The Dachshund lifespan averages at 12.5 years. This is 1.5 years older than your average dog!
However, several health problems can lead to a shorter life for our short-legged friends. These includes back problems, cancer, diabetes and more.
Let’s take a look at the Dachshund life expectancy and some common health problems they face.
We also advise you on some actions to take to help your Dachshund live a long, healthy life.
How Long Do Dachshunds Live?
According to a U.K. study from 2010, the average purebred lives around 11 years.
The average Dachshund lifespan is slightly over 12.5 years.
This means that the Dachshund life expectancy is slightly higher than the average for purebred dog breeds recognized by the U.K. Kennel Club.
Miniature Dachshunds specifically are one of the longest-lived breeds.
What Biological Factors Impact Dachshund Life Expectancy?
When we look at a dog’s life expectancy, we usually look at the size first.
In general, smaller dogs tend to live longer than larger breeds.
Since they are small dogs, this works in a Dachshund’s favor.
However, Dachshunds are prone to several health problems, which we look into below. Let’s see how they might impact the Dachshund lifespan.
Common Dachshund Health Problems
As we know, Dachshunds look much different from most other dogs.
They have long bodies, ears and tails. They also have super short legs, compared to their body size.
Unfortunately, while Dachshunds are intentionally bred this way for their adorable looks, this leads to many health problems.
These can negatively affect the Dachshund lifespan.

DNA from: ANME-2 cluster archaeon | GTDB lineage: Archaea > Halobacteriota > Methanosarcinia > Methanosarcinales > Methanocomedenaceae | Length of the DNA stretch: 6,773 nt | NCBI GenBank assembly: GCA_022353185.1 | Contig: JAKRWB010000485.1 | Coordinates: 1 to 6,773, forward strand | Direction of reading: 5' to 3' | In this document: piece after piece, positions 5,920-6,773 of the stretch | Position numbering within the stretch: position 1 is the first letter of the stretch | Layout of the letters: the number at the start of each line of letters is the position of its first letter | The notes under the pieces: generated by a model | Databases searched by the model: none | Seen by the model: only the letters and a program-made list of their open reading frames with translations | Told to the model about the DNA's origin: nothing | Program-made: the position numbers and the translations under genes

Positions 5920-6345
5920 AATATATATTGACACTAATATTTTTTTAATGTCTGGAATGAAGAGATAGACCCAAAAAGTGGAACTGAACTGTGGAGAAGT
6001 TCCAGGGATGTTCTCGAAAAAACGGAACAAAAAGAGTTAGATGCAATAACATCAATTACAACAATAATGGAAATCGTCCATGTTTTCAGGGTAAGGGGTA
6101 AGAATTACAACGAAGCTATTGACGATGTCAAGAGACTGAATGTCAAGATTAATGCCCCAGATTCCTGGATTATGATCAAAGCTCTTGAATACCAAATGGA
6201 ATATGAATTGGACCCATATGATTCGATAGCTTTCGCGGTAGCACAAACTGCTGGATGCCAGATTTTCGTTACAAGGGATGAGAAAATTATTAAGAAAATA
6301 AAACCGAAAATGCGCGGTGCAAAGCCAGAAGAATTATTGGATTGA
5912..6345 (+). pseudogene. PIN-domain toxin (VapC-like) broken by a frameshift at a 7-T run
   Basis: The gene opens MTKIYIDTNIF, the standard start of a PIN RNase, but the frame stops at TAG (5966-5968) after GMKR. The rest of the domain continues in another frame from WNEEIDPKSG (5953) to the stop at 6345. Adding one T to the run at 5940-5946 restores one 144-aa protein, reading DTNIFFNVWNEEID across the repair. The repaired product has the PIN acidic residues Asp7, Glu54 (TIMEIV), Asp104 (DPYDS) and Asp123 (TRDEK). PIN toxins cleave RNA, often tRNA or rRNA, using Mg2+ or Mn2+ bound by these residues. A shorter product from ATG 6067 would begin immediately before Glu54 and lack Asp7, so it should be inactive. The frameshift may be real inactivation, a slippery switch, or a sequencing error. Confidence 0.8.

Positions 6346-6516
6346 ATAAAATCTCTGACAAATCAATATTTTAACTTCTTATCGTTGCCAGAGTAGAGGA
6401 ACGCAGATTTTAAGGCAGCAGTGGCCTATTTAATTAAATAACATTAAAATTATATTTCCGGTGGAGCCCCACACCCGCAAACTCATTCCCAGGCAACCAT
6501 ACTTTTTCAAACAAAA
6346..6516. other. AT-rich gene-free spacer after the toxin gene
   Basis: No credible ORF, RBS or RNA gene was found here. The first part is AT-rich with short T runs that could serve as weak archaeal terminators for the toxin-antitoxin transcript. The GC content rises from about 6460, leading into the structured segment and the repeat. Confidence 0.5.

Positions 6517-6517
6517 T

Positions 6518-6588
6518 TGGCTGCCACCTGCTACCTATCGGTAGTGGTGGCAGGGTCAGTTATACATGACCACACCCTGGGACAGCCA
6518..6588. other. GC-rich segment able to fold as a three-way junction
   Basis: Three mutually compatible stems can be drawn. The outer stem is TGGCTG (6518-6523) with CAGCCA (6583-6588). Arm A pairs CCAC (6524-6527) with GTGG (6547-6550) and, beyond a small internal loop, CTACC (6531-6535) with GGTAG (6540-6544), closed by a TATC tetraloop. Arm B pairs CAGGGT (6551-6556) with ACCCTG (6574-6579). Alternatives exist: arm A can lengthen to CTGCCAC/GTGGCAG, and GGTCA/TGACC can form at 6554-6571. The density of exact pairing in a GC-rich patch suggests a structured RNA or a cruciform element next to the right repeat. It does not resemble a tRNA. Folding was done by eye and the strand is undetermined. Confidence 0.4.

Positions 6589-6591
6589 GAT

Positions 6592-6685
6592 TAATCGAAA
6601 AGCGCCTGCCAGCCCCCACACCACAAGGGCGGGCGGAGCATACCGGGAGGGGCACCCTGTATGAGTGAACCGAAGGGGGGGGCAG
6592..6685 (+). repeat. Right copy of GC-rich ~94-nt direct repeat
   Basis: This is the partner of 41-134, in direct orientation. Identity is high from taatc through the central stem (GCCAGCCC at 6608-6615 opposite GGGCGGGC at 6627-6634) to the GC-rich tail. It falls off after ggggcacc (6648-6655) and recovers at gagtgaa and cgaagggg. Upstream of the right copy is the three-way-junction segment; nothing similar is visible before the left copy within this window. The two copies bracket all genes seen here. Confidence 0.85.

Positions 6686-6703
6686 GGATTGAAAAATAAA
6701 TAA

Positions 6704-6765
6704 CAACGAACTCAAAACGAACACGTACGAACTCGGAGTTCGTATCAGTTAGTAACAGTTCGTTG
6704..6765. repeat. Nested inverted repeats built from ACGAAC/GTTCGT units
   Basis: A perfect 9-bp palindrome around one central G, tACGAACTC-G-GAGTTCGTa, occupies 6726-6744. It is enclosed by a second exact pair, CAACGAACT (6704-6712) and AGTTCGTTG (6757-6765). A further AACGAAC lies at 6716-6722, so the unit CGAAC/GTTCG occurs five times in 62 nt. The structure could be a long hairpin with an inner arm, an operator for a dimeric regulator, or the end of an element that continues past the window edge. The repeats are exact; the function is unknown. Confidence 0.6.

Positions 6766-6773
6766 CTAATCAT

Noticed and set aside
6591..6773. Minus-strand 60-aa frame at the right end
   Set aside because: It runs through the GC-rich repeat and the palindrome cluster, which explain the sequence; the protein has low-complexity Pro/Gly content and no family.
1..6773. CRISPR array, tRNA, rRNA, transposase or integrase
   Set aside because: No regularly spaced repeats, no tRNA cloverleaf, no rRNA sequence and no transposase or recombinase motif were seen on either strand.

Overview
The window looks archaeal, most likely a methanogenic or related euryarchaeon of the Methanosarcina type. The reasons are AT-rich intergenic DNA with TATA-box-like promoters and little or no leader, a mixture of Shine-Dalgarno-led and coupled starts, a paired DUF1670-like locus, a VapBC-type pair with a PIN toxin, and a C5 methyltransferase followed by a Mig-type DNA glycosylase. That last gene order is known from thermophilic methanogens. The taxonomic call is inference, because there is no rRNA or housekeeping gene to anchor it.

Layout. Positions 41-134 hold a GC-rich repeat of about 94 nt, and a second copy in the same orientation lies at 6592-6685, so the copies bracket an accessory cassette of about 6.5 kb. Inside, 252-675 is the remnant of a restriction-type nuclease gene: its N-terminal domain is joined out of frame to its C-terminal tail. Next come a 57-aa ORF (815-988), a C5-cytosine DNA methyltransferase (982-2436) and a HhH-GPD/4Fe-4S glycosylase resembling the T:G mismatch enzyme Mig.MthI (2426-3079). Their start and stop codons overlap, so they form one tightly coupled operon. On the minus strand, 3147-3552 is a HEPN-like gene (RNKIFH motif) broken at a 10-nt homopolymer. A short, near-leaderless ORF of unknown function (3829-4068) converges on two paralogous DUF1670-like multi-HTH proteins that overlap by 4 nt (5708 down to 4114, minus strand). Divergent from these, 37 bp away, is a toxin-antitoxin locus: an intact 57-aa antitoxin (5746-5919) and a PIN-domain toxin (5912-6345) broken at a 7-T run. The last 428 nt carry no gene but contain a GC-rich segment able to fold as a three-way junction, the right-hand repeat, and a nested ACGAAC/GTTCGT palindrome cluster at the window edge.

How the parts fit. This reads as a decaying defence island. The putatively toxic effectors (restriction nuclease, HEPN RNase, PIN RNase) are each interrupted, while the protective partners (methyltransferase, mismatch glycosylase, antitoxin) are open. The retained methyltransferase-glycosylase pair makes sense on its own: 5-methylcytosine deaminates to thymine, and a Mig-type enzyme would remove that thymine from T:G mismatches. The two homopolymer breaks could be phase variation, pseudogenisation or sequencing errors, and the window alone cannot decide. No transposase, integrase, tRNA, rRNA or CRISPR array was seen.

Here are some common Dachshund health problems we can expect to see.
Intervertebral Disk Disease
This is one of the most prevalent and severe Dachshund health conditions. Severe cases can really impact Dachshund lifespan.
The disease disproportionately affects dogs with long backs.
When a dog has intervertebral disk disease, the disks in their spines are damaged.
This causes severe pain and sometimes death. Some Dachshunds have to be euthanized because the pain is too severe.
Around one in four Dachshunds are diagnosed with intervertebral disk disease.
However, it’s estimated that the true numbers are higher.
Is it Treatable?
Some dogs may not be taken to the vet for treatment, or have less severe cases, so their pain goes unnoticed.
Dachshund owners should take special care not to let their dogs jump from high places, or run up and down stairs.
If your Dachshund starts having trouble moving around or seems to be in pain, take her to see your veterinarian.
Dachshunds can suffer from various eye problems, including:
- dry eye syndrome